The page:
A sobering statement I thought.

    I would have thought that being born into a nationalist family would help set one up quite nicely?

    Brilliant schools, Irish citizenship (i.e. free university education), more social cohesion, strong cultural attachment to name a few. (And from memory west Belfast is a lot more inviting and presentable than the east end of Glasgow)

    Years ago, after I graduated, I dabbled with the idea of joining the PSNI, but I was discouraged by family and friends as it was perceived that it would be difficult for me to get in as I was a ‘Protestant’ (not religious in the slightest but labels stick).

    Ho-hum I thought, paying for the sins of my grandfather (a B Special), well, a necessary step then.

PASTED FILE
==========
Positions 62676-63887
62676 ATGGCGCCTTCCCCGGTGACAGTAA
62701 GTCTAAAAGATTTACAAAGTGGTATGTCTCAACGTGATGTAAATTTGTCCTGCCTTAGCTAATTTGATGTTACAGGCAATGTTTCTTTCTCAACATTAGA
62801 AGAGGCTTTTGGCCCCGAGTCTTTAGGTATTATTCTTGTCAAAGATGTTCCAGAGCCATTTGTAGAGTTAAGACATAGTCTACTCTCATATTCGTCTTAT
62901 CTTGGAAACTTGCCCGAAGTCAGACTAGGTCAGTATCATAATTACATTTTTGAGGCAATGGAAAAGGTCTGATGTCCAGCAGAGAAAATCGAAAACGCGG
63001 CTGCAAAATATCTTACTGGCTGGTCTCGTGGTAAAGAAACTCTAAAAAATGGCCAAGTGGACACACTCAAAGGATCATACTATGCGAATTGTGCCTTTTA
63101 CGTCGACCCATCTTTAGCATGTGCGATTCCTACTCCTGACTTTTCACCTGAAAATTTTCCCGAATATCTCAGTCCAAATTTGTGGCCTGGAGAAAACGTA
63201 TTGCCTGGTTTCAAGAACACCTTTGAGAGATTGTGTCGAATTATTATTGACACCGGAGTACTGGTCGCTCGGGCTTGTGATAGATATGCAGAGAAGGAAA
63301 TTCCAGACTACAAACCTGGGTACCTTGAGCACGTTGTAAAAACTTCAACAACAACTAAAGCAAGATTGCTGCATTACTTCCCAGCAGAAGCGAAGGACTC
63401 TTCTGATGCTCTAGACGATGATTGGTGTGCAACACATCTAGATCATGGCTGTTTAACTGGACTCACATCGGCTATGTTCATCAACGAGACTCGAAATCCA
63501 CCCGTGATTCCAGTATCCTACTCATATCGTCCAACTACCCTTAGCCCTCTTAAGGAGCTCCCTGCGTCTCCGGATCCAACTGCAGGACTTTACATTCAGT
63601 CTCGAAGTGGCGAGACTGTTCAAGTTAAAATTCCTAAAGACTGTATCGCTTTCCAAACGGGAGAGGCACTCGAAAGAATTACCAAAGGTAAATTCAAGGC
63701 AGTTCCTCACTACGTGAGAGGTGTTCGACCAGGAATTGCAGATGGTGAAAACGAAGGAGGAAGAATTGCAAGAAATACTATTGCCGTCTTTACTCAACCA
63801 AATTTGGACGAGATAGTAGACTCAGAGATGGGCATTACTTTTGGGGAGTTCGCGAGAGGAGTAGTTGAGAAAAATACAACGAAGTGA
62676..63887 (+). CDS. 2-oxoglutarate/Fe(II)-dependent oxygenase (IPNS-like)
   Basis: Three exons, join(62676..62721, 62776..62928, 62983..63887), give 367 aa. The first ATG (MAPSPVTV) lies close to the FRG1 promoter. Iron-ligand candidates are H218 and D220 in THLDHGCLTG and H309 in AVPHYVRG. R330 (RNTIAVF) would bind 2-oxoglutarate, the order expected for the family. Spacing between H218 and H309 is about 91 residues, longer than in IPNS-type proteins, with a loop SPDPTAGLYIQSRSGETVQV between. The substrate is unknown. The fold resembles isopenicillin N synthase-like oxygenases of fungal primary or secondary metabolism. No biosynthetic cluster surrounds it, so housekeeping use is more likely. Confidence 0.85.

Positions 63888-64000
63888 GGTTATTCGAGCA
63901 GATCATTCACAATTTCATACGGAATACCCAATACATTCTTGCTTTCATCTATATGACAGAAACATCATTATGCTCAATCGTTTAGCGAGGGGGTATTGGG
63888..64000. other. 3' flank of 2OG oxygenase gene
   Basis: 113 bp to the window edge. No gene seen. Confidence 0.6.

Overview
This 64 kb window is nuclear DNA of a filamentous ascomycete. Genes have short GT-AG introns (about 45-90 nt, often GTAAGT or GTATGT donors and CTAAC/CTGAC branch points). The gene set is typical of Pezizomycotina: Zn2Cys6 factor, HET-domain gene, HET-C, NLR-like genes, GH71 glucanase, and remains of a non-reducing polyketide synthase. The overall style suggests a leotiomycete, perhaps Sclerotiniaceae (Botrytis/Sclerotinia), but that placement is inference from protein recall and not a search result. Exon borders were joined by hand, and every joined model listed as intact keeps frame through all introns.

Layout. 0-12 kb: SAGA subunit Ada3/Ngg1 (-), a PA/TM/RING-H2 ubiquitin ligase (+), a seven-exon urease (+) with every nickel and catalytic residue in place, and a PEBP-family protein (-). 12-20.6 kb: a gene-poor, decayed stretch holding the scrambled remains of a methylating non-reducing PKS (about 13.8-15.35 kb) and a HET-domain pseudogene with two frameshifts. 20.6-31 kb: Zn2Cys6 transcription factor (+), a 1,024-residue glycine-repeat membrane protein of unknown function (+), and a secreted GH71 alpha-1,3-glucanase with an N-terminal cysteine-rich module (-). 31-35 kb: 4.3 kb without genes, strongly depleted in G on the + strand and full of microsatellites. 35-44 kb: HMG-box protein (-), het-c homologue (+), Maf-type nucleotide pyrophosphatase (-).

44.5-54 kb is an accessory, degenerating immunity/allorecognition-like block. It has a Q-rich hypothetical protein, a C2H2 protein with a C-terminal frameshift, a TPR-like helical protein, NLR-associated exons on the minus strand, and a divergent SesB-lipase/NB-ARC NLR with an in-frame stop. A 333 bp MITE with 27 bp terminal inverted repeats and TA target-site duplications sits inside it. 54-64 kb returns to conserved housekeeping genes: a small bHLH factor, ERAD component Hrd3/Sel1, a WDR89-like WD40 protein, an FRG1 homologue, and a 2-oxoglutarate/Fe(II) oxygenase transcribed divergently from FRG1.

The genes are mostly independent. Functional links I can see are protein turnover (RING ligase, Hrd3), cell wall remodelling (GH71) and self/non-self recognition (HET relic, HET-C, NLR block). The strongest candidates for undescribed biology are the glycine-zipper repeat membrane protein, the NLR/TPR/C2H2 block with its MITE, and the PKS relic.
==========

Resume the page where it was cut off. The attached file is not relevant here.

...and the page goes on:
So be it.

    A door closed, but sod it, I just had to look elsewhere.

    As did DOZENS of Protestants that I know/know of.

    Entire households just upped sticks and sought fortunes elsewhere (my own included).

    I know a number of middle aged couples with no children or grandchildren left on the island.

    Such is life.

    There might not be anyone to blame for this lack of achievement for people at the bottom of the social ladder?

    What happens if that’s the case?

  3. Anton April 27, 2014 at 9:03 am #

    I think the claim of your family and friends that it would be ‘difficult for you to get into the P.S.N.I because you were Protestant’ was very wide of the mark. The last breakdown on religious grounds for P.S.N.I membership I read was 73% Protestant to 27% Catholic.

    Although you are right that being born into a ‘nationalist’ family has many advantages

  4. Brian Patterson April 27, 2014 at 9:56 am #